I looked at the glowing string of letters. In full it said: Those privileged to be present at a family festival of the Forsytes have seen them dine at half past eight, enjoying seven courses.
“It’s too much?” I said.
“That’s right,” said Pickover, nodding. “My passphrase ends with the word ‘Forsytes.’”
Raoul was stroking his receding chin. “Doesn’t matter,” he said. “The files would unlock the moment the phrase was complete; the rest would just be discarded — systems that principally work with spoken commands don’t require you to press the enter key.”
“Yes, yes, yes,” said Pickover. “But the rest of it isn’t what Galsworthy wrote. It’s not even close. The Man of Property is my favorite book; I know it well. The full opening line is ‘Those privileged to be present at a family festival of the Forsytes have seen that charming and instructive sight — an upper middle-class family in full plumage.’ ” Nothing about the time they ate, or how many courses they had.”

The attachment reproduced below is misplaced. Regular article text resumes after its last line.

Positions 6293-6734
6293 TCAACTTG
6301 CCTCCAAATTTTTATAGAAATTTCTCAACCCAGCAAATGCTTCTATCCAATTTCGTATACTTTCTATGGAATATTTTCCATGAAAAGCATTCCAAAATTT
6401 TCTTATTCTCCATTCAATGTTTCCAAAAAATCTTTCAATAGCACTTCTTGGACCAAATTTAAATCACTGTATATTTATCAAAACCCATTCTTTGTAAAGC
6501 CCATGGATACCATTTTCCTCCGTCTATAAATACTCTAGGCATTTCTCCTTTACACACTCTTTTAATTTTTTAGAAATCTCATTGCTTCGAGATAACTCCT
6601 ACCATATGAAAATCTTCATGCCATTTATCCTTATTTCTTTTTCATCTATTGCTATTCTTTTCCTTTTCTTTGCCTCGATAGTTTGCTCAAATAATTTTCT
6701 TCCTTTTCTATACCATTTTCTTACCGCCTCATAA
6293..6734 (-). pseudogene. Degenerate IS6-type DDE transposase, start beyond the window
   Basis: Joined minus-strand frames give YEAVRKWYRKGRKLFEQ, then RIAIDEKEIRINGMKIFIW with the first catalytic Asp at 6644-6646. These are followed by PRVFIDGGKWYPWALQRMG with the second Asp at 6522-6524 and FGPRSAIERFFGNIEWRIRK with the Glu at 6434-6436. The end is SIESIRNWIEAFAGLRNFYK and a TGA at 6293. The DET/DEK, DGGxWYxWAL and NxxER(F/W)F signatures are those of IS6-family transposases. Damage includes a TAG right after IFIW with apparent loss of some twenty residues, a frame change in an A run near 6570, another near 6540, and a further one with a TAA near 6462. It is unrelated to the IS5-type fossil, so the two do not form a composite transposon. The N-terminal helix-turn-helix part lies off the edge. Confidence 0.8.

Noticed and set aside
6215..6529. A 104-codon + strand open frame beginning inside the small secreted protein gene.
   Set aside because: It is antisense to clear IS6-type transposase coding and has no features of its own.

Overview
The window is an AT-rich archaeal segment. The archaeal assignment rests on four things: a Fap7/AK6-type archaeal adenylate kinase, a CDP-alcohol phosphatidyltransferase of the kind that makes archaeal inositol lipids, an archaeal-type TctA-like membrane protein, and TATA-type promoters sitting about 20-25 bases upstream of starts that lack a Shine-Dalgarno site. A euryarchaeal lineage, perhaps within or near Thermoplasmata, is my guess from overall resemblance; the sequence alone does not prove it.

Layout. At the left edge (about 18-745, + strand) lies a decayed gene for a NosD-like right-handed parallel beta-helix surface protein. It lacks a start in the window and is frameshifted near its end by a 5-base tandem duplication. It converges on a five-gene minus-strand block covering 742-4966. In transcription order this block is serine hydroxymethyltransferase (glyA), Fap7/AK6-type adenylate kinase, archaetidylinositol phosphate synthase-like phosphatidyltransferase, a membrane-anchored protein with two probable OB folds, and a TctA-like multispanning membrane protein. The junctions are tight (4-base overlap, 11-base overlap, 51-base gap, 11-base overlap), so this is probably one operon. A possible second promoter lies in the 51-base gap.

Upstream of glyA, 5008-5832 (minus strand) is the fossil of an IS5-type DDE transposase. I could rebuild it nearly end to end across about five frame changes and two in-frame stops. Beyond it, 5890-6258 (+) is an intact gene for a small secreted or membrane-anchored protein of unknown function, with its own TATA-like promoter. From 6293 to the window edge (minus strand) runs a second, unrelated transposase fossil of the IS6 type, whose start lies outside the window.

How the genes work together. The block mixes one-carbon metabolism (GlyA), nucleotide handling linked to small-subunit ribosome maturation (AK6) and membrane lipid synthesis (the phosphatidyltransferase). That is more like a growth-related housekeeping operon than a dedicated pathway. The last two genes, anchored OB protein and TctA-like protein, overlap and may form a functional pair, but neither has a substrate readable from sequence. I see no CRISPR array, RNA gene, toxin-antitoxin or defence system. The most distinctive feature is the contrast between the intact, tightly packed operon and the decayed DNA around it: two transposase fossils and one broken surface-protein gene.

Raoul pointed at the text on screen, as if it had to be the correct version. “Are you sure?” he said.
“Of course!” said Pickover. “Galsworthy’s public domain; you can do a search online and see for yourself.”
I frowned. “No one but you knows your passphrase, right?”
Pickover nodded vigorously. “I live alone, and I don’t have many friends; I’m a quiet sort. There’s no one I’ve ever told, and no one who could have ever overheard me saying it, or seen me typing it in.”
“Somebody found it out,” said Raoul.
Pickover looked at me, then down at Raoul. “I think…” he said, beginning slowly, giving me a chance to stop him, I guess, before he said too much. But I let him go on. “I think that the information was extracted from a scan of my mind made by NewYou.”
Raoul crossed his arms in front of his chest. “Impossible.”
“What?” said Pickover, and “Why?” said I.
“Can’t be done,” said Raoul. “We know how to copy the vast array of interconnections that make up a human mind, and we know how to reinstantiate those connections in an artificial substrate. But we don’t know how to decode them; nobody does. There’s simply no way to sift through a digital copy of a mind and extract specific data.”